The Ruby FFI (Foreign Function Interface) provides a neat unified API for interfacing different flavours of Ruby (MRI, JRuby, Rubinius) with native C code. After reading Charles Nutter's recent blog post "fork and exec on the JVM? JRuby to the Rescue!" I decided to have a play with it, mainly to launch console programs directly from a jirb session.
So here a quick blog posts with some common ffi recipes. Say you wanted to use fork+exec, as demonstrated by Charles, but you want to use execlp/execvp, two functions which use the path to look up the executable (as hinted at by the trailing p in their names).
Here's the function definition for execlp:
int execlp(const char *file, const char *arg0, ... /*, (char *)0 */);
A string (file), another string (arg0) followed by varargs (...), followed by NULL, returning int. This translates into the following FFI glue code:
module Exec extend FFI::Library attach_function :execlp, [:string, :string, :varargs], :int end
Pretty straightforward, right? Now you can use the C function from Ruby:
Exec.execlp("vim", "vim", [:string, "/tmp/foo", :pointer, nil])
Notice how the varargs get passed as array with [:type, :value] pairs. This is necessary because ruby-ffi cannot automatically infer types from your calling code. Also notice that you need to null-terminate the array yourself. However, ruby-ffi does some magic for you behind the scenes (for example allocating temporary memory for C strings / pointers and copying the contents of your Ruby strings into it). Don't overestimate this though: FFI is (by design) a very low-level library.
My first advice: if you've got a choice between a varargs method and *char, use the variadic function, it is easier to interface with. Now to execvp, which does the same as execlp, but using an argument vector (v) instead of a list (l). The C function definition reads:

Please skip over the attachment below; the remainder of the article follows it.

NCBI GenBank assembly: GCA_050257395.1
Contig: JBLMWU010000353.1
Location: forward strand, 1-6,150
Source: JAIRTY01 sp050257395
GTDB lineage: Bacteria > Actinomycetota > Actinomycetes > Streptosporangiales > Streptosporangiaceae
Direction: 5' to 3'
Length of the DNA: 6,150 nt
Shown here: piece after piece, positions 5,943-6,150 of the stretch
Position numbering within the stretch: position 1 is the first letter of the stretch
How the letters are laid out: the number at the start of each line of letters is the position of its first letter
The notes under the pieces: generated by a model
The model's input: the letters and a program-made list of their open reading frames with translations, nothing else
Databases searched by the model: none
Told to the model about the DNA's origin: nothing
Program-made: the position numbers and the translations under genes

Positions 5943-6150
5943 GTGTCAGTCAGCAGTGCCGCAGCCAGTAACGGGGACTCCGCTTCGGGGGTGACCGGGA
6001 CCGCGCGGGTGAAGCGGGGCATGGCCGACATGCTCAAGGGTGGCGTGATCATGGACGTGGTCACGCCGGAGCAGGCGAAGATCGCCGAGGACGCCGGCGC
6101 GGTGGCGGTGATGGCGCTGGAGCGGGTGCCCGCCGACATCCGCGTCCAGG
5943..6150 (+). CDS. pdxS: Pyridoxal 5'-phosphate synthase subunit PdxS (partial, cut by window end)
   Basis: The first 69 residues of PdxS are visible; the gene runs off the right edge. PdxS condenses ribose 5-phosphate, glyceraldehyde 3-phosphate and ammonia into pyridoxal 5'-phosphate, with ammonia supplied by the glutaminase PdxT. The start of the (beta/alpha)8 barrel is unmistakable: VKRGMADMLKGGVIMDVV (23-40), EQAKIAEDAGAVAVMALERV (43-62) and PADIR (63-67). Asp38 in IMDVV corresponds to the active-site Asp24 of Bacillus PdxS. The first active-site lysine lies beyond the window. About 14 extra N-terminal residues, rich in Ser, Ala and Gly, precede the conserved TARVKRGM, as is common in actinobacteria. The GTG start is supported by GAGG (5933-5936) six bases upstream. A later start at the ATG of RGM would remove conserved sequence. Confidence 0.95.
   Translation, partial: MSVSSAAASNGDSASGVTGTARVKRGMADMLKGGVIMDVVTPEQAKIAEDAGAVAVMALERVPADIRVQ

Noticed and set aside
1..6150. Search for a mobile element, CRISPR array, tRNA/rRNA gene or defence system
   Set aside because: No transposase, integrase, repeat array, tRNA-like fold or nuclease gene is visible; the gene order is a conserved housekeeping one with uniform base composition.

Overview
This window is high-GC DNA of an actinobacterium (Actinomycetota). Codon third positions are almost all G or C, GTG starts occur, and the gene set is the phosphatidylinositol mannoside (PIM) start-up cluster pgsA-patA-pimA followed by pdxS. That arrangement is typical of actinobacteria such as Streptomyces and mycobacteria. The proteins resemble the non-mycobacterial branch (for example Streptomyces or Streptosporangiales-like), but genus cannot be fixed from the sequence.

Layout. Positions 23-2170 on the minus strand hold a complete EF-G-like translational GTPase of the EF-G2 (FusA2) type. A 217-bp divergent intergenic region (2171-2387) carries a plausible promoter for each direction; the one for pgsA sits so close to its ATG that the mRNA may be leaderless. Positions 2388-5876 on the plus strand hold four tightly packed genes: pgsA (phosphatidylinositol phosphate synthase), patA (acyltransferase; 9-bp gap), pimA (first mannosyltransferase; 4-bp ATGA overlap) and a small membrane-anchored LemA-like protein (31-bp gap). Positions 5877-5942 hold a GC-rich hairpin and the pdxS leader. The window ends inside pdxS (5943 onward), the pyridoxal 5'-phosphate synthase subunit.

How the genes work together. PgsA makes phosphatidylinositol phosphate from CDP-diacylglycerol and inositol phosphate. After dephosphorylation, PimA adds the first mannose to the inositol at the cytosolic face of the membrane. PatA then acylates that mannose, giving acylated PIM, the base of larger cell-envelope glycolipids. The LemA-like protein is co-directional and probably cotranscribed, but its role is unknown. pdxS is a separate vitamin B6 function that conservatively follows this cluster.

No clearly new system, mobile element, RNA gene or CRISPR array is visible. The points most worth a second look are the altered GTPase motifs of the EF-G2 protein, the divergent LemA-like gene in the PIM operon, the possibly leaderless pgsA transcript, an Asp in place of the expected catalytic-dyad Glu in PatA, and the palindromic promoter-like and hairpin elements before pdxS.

int execvp(const char *file, char *const argv);
Which translates to:
module Exec extend FFI::Library attach_function :execvp, [:string, :pointer], :int end
One string, one pointer. The pointer is the tricky bit. You can not just pass an array of Ruby strings like so:
Exec.execvp("vim", ["vim", "/tmp/foo", nil])
No, you need to manually create a pointer pointing to an array of pointers (yay!):
strptrs =  strptrs << FFI::MemoryPointer.from_string("vim") strptrs << FFI::MemoryPointer.from_string("/tmp/foo") strptrs << nil # Now load all the pointers into a native memory block argv = FFI::MemoryPointer.new(:pointer, strptrs.length) strptrs.each_with_index do |p, i| argv[i].put_pointer(0, p) end Exec.execvp("vim", argv)
The fun of C ! Pointers to other pointers ! And it will even randomly crash if you make a mistake!
The varargs version is a lot simpler, and has less scope to shoot yourself in the foot (well, you're now using C, so technically it's too late anyway). The good news: most people probably won't need to write FFI code, eventually the important C-based tools / libraries will have an FFI-layer provided by someone else. However, as FFI is quite new this is not the case for all of them yet.